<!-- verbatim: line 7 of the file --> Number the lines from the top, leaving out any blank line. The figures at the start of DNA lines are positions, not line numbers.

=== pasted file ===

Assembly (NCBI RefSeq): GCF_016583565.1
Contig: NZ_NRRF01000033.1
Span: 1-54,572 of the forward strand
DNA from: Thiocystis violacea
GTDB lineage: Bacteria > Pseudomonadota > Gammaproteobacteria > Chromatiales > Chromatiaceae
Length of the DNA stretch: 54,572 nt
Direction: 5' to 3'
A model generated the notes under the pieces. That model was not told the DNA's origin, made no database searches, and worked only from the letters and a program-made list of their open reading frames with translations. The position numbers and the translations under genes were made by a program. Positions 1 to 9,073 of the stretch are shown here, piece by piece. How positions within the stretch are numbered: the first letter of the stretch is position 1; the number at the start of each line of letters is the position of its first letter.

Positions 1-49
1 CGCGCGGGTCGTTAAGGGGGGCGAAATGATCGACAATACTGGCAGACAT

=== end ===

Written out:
Direction: 5' to 3'